In re First Mortgage Fund, Inc., 498 B.R. 180 (E.D. Mich. 2013) –
A debtor (First Mortgage), which was the mortgagee of record, foreclosed a mortgage and obtained title to the foreclosed property notwithstanding that it had assigned the note and mortgage to another party several years before the foreclosure sale. After the assignee sought to make a claim based on the assignment, the debtor’s chapter 7 trustee sought to avoid the rights of the assignee using his strong-arm powers. After the bankruptcy court found in favor of the chapter 7 trustee, the assignee appealed.
A borrower had obtained a loan that was secured by mortgages on four properties. The original lender assigned the note and mortgages to the debtor, and the mortgages and assignments were recorded. Shortly afterwards, the debtor assigned its interest in the note and mortgages to an affiliate (Stavenkan). This second assignment was not recorded, and the debtor remained the mortgagee of record with no record evidence of Stavenkan’s interest.
About three years later the debtor foreclosed the mortgages and purchased the properties with a credit bid. Sheriff’s deeds transferring the properties to the debtor were recorded. Three years after that First Mortgage filed for bankruptcy.
After the bankruptcy filing, Stavenkan sought to assert its assignee interests for the first time. (The court noted that the debtor and Stavenkan were affiliates and that the owner and operator of Stavenkan was also the majority shareholder and president of the debtor. So, it appears that Stavenkan should have been aware of what was going on all along.)
The chapter 7 trustee sought to avoid the transfer of the debtor’s interests to Stavenkan using his strong-arm powers. In particular, under Section 544(a)(3) of the Bankruptcy Code a trustee can assert the rights of a bona fide purchaser of real estate. Under applicable state law, a bona fide purchaser took free of unrecorded interests. Since Stavenkan’s interests were unrecorded, the bankruptcy court concluded that the transfer to Stavenkan could be avoided.
On appeal Stavenkan made several arguments that were rejected by the district court.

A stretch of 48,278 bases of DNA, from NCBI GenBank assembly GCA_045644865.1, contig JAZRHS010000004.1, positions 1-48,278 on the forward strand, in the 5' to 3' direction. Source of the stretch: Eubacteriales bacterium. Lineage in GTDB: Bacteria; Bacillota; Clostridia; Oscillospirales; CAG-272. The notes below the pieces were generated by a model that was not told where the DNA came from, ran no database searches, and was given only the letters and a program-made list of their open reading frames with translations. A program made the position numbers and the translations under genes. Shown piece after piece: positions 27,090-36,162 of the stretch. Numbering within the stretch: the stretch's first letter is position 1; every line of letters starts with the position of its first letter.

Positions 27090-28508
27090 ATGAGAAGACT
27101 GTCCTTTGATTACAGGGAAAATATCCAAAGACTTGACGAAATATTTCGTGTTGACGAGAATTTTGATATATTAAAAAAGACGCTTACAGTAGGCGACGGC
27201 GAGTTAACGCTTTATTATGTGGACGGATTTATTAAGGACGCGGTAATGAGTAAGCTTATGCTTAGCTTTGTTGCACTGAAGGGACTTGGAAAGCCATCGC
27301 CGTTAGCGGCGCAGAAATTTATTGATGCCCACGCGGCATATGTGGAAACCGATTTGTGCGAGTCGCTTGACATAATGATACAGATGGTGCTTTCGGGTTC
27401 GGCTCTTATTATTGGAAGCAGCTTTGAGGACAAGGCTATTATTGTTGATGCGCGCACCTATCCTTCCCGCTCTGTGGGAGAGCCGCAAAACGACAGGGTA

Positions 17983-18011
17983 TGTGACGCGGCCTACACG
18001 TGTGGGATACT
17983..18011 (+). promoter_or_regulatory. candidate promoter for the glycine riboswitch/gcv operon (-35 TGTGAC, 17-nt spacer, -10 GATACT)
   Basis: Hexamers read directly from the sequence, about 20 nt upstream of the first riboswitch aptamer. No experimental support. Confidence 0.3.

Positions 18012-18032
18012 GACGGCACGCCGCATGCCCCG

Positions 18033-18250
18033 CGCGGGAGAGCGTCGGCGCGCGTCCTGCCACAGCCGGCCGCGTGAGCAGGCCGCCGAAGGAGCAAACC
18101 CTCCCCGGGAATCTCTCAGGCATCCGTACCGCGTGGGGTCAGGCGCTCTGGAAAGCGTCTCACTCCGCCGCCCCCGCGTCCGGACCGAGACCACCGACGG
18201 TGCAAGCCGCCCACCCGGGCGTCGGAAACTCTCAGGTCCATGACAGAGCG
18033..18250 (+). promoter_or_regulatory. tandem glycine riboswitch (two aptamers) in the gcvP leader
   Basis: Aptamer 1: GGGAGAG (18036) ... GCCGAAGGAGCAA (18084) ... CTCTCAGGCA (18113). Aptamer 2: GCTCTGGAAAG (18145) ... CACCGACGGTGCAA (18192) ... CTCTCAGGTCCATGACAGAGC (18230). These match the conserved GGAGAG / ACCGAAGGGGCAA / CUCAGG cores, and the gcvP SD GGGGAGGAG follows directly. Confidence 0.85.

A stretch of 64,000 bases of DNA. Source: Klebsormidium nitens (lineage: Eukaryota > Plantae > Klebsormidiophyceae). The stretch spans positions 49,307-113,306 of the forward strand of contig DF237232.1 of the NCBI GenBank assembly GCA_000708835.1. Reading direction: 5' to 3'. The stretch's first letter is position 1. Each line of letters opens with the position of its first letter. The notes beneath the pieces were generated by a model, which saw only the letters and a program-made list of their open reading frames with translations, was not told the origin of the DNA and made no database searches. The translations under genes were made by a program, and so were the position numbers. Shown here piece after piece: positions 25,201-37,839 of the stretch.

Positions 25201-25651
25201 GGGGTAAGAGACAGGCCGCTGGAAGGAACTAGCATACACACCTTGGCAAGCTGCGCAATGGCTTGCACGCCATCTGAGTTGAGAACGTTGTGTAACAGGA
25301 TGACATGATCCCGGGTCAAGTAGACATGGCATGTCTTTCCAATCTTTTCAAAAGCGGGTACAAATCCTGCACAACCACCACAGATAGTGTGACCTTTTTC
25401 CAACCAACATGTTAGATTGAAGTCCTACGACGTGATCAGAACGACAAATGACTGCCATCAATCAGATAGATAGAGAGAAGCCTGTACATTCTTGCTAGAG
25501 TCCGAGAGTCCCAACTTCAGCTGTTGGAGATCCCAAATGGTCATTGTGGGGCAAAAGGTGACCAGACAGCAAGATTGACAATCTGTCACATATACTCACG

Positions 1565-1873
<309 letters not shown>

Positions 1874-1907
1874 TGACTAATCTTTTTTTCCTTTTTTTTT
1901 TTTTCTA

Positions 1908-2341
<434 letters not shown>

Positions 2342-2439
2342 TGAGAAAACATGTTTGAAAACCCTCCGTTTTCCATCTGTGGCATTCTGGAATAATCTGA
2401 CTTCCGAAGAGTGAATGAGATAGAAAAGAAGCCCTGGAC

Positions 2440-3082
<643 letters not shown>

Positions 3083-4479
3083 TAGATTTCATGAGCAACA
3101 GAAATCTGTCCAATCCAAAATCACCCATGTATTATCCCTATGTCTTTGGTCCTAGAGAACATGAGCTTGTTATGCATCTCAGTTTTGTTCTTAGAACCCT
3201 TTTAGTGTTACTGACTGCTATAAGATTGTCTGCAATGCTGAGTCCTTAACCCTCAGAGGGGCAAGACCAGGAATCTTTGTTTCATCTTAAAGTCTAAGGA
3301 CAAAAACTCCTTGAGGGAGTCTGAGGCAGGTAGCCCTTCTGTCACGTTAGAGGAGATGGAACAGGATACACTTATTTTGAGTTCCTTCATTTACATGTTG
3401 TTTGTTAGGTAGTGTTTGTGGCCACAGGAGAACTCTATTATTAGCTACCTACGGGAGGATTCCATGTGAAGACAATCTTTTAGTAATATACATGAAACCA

- The court responded to its argument that the foreclosure was void by noting that under state law a party is entitled to foreclose if it is the mortgagee of record (as evidenced by a record chain of title from the original mortgagee to the foreclosing party).
- Although the foreclosure was defective as a result of the assignment, defective foreclosures are voidable, not void ab initio.
- Since Stavenkan had not challenged the foreclosure at the time the bankruptcy was filed, the debtor still had valid record title at that time, and it was too late to challenge the foreclosure (three years after the foreclosure sale and almost six years after Stavenkan failed to record its interests).
- Under applicable state law, generally a non-judicial foreclosure cannot be challenged after the property is sold to a bona fide purchaser.
- Stavenkan’s request for the equitable remedies of quiet title, specific performance or constructive trust failed because the court found that the equities did not weigh in its favor given that it failed to take action for six years. In addition, a bona fide purchaser would take free of any equitable claims.
- Stavenkan raised an argument based on case law holding that a bona fide purchaser cannot claim title if the chain of title includes a forged deed or a deed signed as the result of constructive forgery. While acknowledging that line of cases, the court pointed out that state law did not treat all fraud as constructive forgery – citing a circumstance involving a swindler. It concluded that any fraud in this case did not constitute constructive forgery.
- Stavenkan also argued that it still held the note, and since the mortgage is only security for payment of the note, it was entitled to payment. Both the bankruptcy court and district court concluded that the right to payment should be addressed in the claims process, and did not affect the ability to avoid the transfer of the mortgage interest.
Consequently, the trustee was able to avoid Stavenkan’s unrecorded assignee interests in the mortgages.
There can be some interesting debates about the interaction between the rights of a noteholder under Uniform Commercial Code Article 3 and the holder of record of a mortgage securing payment of a note. However, as illustrated by this case, those arguments do not assure that the assignee of a note will obtain the benefits intended by the parties. An assignee fails to record an assignment of a mortgage at its own peril, and may fall victim to an unscrupulous and/or financially distressed assignor.
Vicki R. Harding, Esq.